Suspension System

There are two reasons that the suspension system (how the straps are positioned) are important on commuter backpacks. First, the straps will determine just how comfortable your pack is as well as how the weight is distributed across your torso. Also, a good suspension system will prevent your backpack from swinging wildly while you run or cycle each day.

Shoulder Straps

The first thing that you should consider with shoulder straps is the width. While they should be in proportion to your own shoulders, a wider strap is always better. This spreads the weight out so that the strap won’t dig into your skin. A padded strap also helps to improve how comfortable a pack is on your shoulders.

Sternum and Waist Straps

While you may not use these straps too much on a regular backpack, they are absolutely imperative when it comes to a commuter pack. This is because these are the straps that will make certain that your backpack is held as close to your center of gravity as possible. In turn, this makes it easier for you to maintain your natural posture. Not to mention, these are the straps that are responsible for making sure that your bag doesn’t move around while you are running or cycling.

Women Specific Straps

There are backpacks that are geared towards the female form, complete with straps meant for shorter torsos and wider hips. If you are going to be cycling, running, or even walking to work these packs can be quite useful. This is because they will make sure your backpack sits where it needs to without drifting below your waist and impeding your movement. If you are really petite, youth backpacks may be an even better fit for you.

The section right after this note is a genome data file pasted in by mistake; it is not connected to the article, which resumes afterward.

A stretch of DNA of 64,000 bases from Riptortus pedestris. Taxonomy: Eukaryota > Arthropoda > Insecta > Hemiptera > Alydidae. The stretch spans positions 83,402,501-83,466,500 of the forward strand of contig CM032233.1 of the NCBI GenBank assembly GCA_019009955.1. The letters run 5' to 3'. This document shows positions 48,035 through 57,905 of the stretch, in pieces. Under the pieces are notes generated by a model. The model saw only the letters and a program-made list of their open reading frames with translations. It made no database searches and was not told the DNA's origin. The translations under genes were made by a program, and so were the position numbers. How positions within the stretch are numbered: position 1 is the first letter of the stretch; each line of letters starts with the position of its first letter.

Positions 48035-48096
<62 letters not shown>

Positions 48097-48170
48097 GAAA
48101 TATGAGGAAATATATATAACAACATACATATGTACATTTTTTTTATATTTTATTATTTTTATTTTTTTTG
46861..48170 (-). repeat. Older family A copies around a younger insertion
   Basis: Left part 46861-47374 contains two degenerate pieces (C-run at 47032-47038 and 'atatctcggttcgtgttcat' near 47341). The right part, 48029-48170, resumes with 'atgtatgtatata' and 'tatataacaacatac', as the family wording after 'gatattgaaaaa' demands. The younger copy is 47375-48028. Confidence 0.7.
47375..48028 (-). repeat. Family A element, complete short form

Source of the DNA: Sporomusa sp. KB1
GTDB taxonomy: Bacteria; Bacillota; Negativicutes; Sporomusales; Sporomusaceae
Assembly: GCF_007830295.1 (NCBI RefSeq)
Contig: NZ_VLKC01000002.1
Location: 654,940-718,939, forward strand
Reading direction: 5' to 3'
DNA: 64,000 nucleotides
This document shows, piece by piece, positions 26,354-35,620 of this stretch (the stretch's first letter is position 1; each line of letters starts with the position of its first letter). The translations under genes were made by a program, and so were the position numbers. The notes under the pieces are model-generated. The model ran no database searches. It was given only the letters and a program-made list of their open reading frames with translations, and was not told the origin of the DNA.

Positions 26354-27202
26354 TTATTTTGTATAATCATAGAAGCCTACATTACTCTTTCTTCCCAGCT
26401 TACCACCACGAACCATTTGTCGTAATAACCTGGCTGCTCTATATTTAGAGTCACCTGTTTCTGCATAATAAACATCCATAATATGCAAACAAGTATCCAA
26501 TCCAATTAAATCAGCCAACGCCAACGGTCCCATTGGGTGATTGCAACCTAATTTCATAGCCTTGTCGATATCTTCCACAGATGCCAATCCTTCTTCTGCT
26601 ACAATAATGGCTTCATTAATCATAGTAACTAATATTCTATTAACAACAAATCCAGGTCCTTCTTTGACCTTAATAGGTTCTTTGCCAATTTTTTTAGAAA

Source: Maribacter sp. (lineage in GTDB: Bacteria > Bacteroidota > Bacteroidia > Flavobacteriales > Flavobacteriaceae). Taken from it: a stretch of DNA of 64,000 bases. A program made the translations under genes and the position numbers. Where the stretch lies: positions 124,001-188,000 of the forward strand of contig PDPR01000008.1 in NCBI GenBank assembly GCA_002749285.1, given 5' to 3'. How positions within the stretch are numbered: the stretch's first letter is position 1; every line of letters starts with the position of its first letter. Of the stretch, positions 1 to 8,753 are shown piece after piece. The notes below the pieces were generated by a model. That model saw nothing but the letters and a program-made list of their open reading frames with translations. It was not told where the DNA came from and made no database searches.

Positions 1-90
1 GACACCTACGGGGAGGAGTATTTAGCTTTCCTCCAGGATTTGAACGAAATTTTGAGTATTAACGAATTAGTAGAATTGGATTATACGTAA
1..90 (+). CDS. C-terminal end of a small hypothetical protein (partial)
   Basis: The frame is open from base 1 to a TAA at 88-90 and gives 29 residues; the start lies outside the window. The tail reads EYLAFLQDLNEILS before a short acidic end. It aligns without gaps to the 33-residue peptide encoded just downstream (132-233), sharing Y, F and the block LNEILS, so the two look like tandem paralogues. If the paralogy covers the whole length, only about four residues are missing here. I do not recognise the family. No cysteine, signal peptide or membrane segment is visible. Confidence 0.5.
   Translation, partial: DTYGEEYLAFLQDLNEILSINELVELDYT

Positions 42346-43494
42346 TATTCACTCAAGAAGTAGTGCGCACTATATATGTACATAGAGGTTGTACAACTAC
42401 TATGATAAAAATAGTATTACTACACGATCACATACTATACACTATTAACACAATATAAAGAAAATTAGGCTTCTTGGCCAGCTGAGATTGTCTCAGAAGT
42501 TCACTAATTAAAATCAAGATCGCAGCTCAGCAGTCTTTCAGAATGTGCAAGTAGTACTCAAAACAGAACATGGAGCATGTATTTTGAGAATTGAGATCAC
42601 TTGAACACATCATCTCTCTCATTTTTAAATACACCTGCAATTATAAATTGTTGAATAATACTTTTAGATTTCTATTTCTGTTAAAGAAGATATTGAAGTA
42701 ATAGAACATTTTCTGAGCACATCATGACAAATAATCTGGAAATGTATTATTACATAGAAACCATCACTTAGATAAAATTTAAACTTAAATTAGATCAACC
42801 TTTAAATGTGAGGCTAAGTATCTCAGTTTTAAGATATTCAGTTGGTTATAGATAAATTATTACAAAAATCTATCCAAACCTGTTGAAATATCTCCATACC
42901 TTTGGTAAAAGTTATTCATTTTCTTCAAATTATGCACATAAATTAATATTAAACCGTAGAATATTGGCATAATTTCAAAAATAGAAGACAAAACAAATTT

Weatherproof Features

Regardless of how you commute to work, there is a good chance that your backpack is going to need to have to withstand the elements. This includes the heat, the sun, and the rain. Here are the features you should be looking for:

Water Resistant Capabilities

It is unlikely that you are going to need a commuter backpack that is entirely waterproof unless you are planning on dealing with daily downpours. In most instances, a water resistant bag will do just fine. These bags may be made of polyester and nylon with waterproof coatings or waxed canvas. You should make sure that the zippers have been similarly protected against the rain.

UV Light Resistant

If you live in a place that is quite sunny for most of the year you may find that most backpacks look worn out or begin deteriorating after a while. This is because of the constant exposure to UV degradation. Polyester is typically the best material for such weather conditions although some backpacks may have coatings that are UV resistant as well.

Ventilation

In warm weather, the sun is not the only thing that you need to be concerned about – you also have to stay as cool as possible. This means that you have to look for packs that allow for ventilation on your back. The best design for warm weather is padded panels on the rear of the packs which allow for space between your back and the materials. This allows for greater air flow.

These are all of the details and features that you will need to consider when choosing a commuter backpack for yourself.


Last updated on December 14, 2017